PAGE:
How to Pack your Pack
Once you have worked out what gear you need and exactly how much you can start packing your backpack - simple...Well not exaclty, there are a lot of things to consider. Primarily you focus is going to be Weight Distribution, Balance & Convenience - and pretty much in that order. What this means is that you pack needs to have its weight loaded in the correct places, balanced left to right and that everything that is needed on a regular basis is conveniently located.
Packing your Backpack
The best way to plan your backpack load is to lay out all of your gear on the floor or a table to organise it. This is a great way to make sure you have everything you need and arrange it by weight . There is nothing worse then realising you haven't accounted for something and trying to jam it in at the last minute
It’s then a good idea is to bundle similar small items, such as eating utensils, toiletries, 1st Aid items, clothing, sleeping gear, etc and pack them in zip lock or stuff bags. Packing Cubes can also come in handy for this type of thing. Osprey have a fantastic range of pack accessories.
I pack the things I am likely to need during the day in the zipper compartment on the top of my pack i.e. head-torch, mosquito repellent, snacks, spare torch batteries and etc.
I pack my cup, eating utensils in the side compartments or hang them on the outside if you are short on space inside your pack, these aren’t going to matter if they get wet. I also hang my sandals on the outside of my pack for easy access for creek crossings.
When loading my pack I obviously place the gear I do not need during the day at the bottom of the pack this means my sleeping bag, sleeping gear and extra clothing (which is packed in a waterproof dry bag);. I then pack my 1st Aid Kit, rain jacket, plastic plates and toiletries at the top of the pack for easy access during the day. The last thing you need to do is have to unpack half of your gear to find the toilet paper – especially if it’s raining!
As a guide you should place your items so that 80 percent of the weight is sitting on your hips (downward force) this doesn’t necessarily mean that you put the heaviest items at the bottom. Place the heaviest of your gear – hydration bladders and other heavy items at the closest point to your spine (against the back of the pack). This is done for 2 reasons, centre of gravity and also it helps to minimise the outward pull of your pack which in turn gives you more stability. For an example, when you were at school with your back pack on and you go up a stet of stairs and all your books fall toward the outside zipper of the bag and you feel like it is dragging you backward, it’s the same sort of principal. When the heavy weight is located closer to your body (and compressed) there is less outward pull and more of a downward balance. So remember, not too high and not too low. To high and it will feel top heavy, and too low will cause a huge downward pull and feel saggy.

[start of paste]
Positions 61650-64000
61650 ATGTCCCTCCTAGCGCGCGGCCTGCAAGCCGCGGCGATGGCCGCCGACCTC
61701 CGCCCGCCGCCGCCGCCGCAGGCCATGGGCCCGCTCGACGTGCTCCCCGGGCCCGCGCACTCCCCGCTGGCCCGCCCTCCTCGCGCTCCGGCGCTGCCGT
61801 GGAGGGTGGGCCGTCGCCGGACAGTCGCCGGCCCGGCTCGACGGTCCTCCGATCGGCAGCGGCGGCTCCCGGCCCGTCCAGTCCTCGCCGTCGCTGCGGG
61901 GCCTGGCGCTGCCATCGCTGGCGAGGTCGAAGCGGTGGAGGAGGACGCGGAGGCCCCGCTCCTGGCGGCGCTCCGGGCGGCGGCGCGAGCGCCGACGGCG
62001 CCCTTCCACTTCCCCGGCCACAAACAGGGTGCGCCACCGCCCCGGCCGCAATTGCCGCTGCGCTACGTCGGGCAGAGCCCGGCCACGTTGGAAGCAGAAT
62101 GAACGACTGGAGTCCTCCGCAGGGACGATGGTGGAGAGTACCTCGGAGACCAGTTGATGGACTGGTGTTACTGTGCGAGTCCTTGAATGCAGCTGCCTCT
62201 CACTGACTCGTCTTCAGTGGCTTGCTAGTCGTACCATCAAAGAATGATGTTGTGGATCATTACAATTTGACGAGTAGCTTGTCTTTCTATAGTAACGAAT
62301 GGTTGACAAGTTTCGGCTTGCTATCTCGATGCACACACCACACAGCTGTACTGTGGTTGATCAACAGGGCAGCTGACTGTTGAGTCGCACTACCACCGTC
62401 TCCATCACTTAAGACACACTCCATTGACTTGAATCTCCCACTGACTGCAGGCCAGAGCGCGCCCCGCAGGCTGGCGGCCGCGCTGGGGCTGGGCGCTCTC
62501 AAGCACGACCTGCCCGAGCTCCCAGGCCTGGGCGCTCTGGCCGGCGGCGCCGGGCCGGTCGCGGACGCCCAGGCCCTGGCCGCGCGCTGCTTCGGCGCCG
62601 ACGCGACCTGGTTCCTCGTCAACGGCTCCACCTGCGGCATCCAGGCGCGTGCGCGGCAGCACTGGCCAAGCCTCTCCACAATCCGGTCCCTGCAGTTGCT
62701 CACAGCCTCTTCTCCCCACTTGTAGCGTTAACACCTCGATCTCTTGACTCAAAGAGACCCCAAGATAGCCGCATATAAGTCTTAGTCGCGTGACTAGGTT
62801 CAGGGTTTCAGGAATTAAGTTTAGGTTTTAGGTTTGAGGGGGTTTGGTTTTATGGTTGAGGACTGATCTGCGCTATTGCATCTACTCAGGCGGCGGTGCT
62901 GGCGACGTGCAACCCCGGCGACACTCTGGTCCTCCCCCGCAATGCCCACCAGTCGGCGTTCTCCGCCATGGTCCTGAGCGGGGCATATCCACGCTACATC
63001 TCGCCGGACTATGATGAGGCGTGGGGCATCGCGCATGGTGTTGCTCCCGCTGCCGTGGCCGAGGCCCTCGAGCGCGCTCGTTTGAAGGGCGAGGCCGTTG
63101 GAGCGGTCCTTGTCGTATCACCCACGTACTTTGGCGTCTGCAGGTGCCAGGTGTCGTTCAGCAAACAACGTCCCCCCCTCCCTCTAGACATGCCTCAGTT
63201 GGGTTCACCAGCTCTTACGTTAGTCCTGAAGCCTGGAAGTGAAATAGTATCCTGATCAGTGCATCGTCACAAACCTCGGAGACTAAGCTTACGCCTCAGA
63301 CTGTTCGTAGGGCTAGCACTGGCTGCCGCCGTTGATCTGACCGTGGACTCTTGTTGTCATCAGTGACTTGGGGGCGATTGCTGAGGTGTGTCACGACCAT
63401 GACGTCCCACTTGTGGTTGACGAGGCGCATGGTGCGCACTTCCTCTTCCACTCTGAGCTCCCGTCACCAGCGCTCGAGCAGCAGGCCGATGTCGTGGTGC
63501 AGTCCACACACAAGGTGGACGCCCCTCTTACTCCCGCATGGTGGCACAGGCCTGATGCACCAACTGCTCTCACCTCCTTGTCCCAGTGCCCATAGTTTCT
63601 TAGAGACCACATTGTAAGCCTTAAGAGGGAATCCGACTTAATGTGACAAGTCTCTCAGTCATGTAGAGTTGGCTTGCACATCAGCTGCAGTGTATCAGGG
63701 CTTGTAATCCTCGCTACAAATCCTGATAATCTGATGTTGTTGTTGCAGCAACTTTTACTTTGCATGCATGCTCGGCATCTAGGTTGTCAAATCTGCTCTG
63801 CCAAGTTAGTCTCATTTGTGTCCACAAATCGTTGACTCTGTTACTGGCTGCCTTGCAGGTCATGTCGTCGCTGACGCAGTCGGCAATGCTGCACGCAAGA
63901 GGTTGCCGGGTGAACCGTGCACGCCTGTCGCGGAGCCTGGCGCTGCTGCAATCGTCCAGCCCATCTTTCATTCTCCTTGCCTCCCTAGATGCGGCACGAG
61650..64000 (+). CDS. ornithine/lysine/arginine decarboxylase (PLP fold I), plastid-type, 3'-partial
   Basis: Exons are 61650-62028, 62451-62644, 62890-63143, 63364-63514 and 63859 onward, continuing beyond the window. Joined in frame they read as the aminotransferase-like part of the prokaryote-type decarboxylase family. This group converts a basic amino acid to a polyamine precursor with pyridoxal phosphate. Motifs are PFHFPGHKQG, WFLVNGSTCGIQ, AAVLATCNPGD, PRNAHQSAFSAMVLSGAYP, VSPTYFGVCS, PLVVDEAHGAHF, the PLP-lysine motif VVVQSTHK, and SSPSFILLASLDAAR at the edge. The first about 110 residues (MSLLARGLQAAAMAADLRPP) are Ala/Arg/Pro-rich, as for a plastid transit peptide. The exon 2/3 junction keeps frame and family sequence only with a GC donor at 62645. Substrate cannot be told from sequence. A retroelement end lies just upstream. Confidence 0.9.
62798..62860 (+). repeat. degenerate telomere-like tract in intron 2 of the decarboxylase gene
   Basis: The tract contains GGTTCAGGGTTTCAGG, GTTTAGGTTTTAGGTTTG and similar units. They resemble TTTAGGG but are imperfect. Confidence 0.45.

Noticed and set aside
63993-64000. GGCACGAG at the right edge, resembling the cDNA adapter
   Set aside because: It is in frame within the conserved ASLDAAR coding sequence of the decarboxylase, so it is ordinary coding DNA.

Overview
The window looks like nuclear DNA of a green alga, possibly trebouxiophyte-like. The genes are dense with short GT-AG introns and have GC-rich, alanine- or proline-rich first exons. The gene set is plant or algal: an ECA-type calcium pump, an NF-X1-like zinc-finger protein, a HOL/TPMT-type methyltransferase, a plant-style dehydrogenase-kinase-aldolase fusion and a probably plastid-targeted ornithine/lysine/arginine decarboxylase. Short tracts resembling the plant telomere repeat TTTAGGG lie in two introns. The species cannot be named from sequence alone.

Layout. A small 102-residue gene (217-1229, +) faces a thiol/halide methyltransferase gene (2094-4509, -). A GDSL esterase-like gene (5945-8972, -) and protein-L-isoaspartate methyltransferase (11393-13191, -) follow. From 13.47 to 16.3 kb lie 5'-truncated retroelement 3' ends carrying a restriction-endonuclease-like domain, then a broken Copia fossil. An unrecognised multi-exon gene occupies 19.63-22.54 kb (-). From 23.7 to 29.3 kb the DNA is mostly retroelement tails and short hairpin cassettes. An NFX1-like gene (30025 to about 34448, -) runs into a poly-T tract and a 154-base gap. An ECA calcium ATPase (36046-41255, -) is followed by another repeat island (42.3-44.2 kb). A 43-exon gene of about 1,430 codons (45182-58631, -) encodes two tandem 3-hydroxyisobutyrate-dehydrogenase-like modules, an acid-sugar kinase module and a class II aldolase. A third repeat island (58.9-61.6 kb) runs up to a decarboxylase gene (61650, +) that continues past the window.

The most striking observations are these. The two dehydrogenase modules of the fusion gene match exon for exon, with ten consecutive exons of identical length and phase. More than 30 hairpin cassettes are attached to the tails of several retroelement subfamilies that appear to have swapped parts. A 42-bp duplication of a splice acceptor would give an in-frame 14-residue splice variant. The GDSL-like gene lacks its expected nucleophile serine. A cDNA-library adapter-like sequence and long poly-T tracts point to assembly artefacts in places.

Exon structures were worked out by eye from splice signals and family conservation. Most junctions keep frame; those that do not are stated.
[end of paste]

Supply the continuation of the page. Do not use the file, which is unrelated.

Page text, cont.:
I know, I know... by now you are thinking "this packing thing is waaaay too hard", but I promise with a bit of practice it will become second nature.
You want your pack to feel comfortable, stable and responsive when you move. You don’t want it pulling on your back and neck, and you don’t want it bouncing all over the place. Experimentation is the best way to figure out what works and it might take you a couple of goes, the thing is…don’t pack it, put it on and think it’s fine. You will need to walk around with it, across different terrain upstairs and perhaps even for a couple of hours to really see how it performs.. Over time when you change or upgrade your pack and gear, your packing will evolve too.
If you have a foam sleeping mat you can strap this to the outside of your backpack (this too will dry well if it gets wet, just make sure if you backpack has a built in rain cover that it will actually go all the way over you don’t want to get stuck in the rain and can’t protect the rest of your gear because your rain cover won’t fit, if your pack doesn’t have an integrated rain cover, Osprey have some that are sold separately and they come in 3 sizes, so you are sure to find one that will fit.
After your bag is packed, tighten all compression straps to limit load-shifting while trekking, again make sure you experiment and know how to compress on the fly too if your load shifts inside your bag.